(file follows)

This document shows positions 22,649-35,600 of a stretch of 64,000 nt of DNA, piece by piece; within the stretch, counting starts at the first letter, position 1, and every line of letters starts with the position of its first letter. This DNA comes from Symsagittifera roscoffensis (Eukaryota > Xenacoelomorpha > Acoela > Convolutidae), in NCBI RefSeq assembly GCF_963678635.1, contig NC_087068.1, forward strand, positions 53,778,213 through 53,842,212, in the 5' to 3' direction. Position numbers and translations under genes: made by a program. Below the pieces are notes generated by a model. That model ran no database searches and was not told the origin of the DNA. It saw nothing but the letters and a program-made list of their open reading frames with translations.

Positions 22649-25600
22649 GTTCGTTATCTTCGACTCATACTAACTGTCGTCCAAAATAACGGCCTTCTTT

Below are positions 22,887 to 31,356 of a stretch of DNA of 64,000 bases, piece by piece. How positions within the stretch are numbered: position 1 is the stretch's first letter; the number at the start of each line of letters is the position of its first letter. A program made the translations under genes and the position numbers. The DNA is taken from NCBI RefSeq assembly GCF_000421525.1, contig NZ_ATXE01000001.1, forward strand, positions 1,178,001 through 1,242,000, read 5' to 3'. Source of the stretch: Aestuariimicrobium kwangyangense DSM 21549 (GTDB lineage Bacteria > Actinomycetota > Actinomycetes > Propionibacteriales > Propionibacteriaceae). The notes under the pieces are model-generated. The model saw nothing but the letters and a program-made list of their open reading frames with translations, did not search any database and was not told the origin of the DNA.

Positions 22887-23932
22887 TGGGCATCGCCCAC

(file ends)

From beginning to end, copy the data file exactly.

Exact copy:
This document shows positions 22,649-35,600 of a stretch of 64,000 nt of DNA, piece by piece; within the stretch, counting starts at the first letter, position 1, and every line of letters starts with the position of its first letter. This DNA comes from Symsagittifera roscoffensis (Eukaryota > Xenacoelomorpha > Acoela > Convolutidae), in NCBI RefSeq assembly GCF_963678635.1, contig NC_087068.1, forward strand, positions 53,778,213 through 53,842,212, in the 5' to 3' direction. Position numbers and translations under genes: made by a program. Below the pieces are notes generated by a model. That model ran no database searches and was not told the origin of the DNA. It saw nothing but the letters and a program-made list of their open reading frames with translations.

Positions 22649-25600
22649 GTTCGTTATCTTCGACTCATACTAACTGTCGTCCAAAATAACGGCCTTCTTT

Below are positions 22,887 to 31,356 of a stretch of DNA of 64,000 bases, piece by piece. How positions within the stretch are numbered: position 1 is the stretch's first letter; the number at the start of each line of letters is the position of its first letter. A program made the translations under genes and the position numbers. The DNA is taken from NCBI RefSeq assembly GCF_000421525.1, contig NZ_ATXE01000001.1, forward strand, positions 1,178,001 through 1,242,000, read 5' to 3'. Source of the stretch: Aestuariimicrobium kwangyangense DSM 21549 (GTDB lineage Bacteria > Actinomycetota > Actinomycetes > Propionibacteriales > Propionibacteriaceae). The notes under the pieces are model-generated. The model saw nothing but the letters and a program-made list of their open reading frames with translations, did not search any database and was not told the origin of the DNA.

Positions 22887-23932
22887 TGGGCATCGCCCAC